Wednesday, September 15, 2010

THE: Alice in Wonderland Review

‘Twas Brillig-ant, it was, “Alice” that is, at the Cailloux Theatre
Review by Tony Gallucci
for the West Kerr Current

When I choose a word, it means just what I choose it to mean . . . – Ken DeZarn as Lewis Caroll . . .

It is almost always a slog to get through a production of Alice in Wonderland. No piece seems more difficult to bring to stage or film except, notoriously, Tristram Shandy, than Mr. Carroll’s fable of menterior adventure. Even Tim Burton, arguably most anyone’s top choice to create an adaptation, pretty much failed in last Spring’s underwhelming, overtaxed 3D saga.

The trick is always to step beyond the nonsense enough to create a story that enthralls along with the spectacle (although the spectacle is clearly necessary). All too many productions are more concerned with creating the magic instead of creating likeable characters and a raison d’etre.

So then, what happens when a small town company, that being Playhouse 2000, with a storycentric writer/rewriter and a gifted director with an eye for what makes a story work, aims to start afresh? You get a delightful two hours of show that deftly bridges the attention spans of both children and adults. Tack on some ancient magic-making, and some technical wizardry, and you get just the right dash of spectacle to make this story come alive.

Douglas Balentine, late founder of Playhouse 2000, with wife Susan, had conceived an Alice in the group’s first year. From there the script languished in a drawer in the bowels of the Cailloux Theatre, until Director Jeff Cunningham needed a child friendly/child-heavy piece to showcase the 15 or so Playhouse Academy students and the array of other children who have made their way into the local theatre community.

Alice is where he settled, and he enlisted the talent of David McGuff to rewrite – to adapt the adaptation – the piece suitable for a cast of nearly sixty ranging in age from four to over 70.

That collaboration birthed the shining star that is the Cailloux Theatre’s production.

How do you make sense of something that makes no sense to begin with . . . – Jeff Cunningham, Director

Well, presumably you’d begin by creating outsized performances – actors who can hold the stage on their own: ones whom you begin to love for better or worse, for whom you can’t wait for their reappearance – like Hannah McDonald as the Duchess, McGuff as the Mad Hatter, Jessica Roberts as the Queen of Hearts, Kirk Logan as the King of Hearts, Sloan Frierson and Chloe Hedrick as the Cheshire Cat, Sheradon Olden as the March Hare, Kelly Geller as the White Rabbit, and DeZarn as the Carroll bookends and the Caterpillar – all brilliantly realized.

Then sprinkle lightly with assorted characters who shine in their tiny moments – like those performed by Sarah Neal (now there’s a kid with a bright stage future) as the Dormouse, and Ian Sharp as the Two of Clubs, and a phalanx of adorable youngsters, and you have the roots of an entertaining adventure regardless of its nonsense.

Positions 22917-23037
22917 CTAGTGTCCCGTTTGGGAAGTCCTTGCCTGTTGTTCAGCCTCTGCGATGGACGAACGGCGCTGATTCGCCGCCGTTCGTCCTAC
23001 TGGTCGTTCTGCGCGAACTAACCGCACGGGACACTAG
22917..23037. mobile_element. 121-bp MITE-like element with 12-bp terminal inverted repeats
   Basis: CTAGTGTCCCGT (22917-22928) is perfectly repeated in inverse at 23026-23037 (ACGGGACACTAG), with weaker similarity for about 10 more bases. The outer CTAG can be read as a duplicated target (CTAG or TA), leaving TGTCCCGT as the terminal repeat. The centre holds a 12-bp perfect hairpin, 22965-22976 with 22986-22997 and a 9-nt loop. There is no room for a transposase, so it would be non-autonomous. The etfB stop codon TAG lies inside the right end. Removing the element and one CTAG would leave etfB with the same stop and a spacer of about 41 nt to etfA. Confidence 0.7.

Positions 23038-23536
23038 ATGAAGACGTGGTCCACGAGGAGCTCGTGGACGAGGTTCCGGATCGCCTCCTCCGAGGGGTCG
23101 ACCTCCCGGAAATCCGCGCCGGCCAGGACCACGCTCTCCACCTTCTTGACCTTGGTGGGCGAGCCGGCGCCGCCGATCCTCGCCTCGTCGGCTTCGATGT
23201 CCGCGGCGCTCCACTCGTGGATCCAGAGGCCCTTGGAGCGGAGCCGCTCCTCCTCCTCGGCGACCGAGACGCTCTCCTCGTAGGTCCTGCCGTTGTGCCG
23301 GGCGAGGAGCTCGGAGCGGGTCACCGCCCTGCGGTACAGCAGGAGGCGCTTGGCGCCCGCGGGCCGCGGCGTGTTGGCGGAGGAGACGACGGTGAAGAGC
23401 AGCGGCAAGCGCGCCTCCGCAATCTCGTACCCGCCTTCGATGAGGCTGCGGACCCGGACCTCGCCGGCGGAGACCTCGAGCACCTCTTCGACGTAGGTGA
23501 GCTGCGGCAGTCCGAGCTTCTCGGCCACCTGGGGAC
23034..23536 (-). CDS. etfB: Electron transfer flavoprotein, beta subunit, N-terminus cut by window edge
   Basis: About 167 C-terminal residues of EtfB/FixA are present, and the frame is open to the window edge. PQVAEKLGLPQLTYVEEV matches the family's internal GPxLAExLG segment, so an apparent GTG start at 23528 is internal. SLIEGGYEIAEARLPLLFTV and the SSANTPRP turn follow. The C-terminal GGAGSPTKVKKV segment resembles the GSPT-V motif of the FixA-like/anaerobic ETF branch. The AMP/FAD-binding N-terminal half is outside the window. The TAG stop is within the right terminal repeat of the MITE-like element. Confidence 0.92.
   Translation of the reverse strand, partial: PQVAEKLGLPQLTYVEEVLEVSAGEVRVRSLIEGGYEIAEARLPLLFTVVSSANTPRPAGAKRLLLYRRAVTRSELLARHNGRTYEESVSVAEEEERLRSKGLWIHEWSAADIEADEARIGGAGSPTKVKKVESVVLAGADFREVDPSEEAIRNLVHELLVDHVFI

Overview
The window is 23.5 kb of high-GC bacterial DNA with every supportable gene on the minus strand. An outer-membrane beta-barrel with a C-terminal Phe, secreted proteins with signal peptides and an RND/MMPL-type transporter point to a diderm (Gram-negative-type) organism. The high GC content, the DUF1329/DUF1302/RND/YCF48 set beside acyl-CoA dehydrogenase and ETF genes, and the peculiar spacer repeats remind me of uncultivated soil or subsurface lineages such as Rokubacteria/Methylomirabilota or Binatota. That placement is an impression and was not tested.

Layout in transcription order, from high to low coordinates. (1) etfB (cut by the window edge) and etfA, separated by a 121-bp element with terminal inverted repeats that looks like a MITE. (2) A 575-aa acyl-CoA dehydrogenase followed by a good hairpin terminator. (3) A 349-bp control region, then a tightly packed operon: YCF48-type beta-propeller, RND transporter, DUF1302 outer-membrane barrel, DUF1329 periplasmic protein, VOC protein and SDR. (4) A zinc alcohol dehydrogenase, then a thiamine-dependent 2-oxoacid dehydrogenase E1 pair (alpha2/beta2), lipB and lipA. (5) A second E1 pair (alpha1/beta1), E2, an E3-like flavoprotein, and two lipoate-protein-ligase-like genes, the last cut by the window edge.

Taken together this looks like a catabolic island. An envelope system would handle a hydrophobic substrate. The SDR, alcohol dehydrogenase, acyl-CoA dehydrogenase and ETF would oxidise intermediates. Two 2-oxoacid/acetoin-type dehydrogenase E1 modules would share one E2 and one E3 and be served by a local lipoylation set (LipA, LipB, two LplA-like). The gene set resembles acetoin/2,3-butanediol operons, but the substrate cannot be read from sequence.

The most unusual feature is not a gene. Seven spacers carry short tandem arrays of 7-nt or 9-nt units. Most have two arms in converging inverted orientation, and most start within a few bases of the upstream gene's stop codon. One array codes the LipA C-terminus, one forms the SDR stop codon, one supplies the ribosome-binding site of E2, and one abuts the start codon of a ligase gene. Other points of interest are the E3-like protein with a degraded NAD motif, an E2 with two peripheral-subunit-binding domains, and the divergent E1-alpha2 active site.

McGuff’s Mad Hatter is a whirlwind of crazy, vocally extravagant and physically adroit exactly as one would wish for in a character with such delectable dialogue. Roberts’ frothing Queen is nothing less than spectacular. Roberts has always been singularly expressive and a marvel at her characterizations, but here she has clearly reached a new high. I wanted more lines for her. Logan’s King is her perfect foil, his sassy wordplay in the courtroom elevates the scene beautifully, and he is a comic physical actor of prodigious talent, further illustrated by his Tweedledee.

Ken DeZarn as Lewis Carroll and as the Caterpillar is elegantly cast and a beautiful casting combination by the way – what better way to showcase Carroll’s wisdom hidden in wordplay. Kelly Geller as the Rabbit, who is delightfully hyperactive, achieves all the right notes vocally and physically – there is not a moment when she is not totally and delightfully in character.

Many of the actors are onstage here for the first time and in some ways it was all too much to take – there was a wealth of talent on display, and it’s a shame there is not the space here to cover them all.

Finally, Alice, played by Hope Hargrove, is on stage virtually every moment and must maintain the sense of her travels, and grow as the play proceeds. Hargrove is the visual ideal for the part, all beauty, innocence and light, as her ordeal allows her to follow an arc resulting in some form of nonsensical wisdom.

The direction of the show, in allowing no time for the story to unravel, is nicely accomplished at keeping 60 or so actors in constant motion, all the better for keeping rapt the mostly under-ten audience. Cunnigham’s ability to create pretty pictures on stage is at its peak here – his palette is delicious, the stage, though dark and blocky, is perfect for creating mutliple levels and serving as a screen on which his tableaus are set.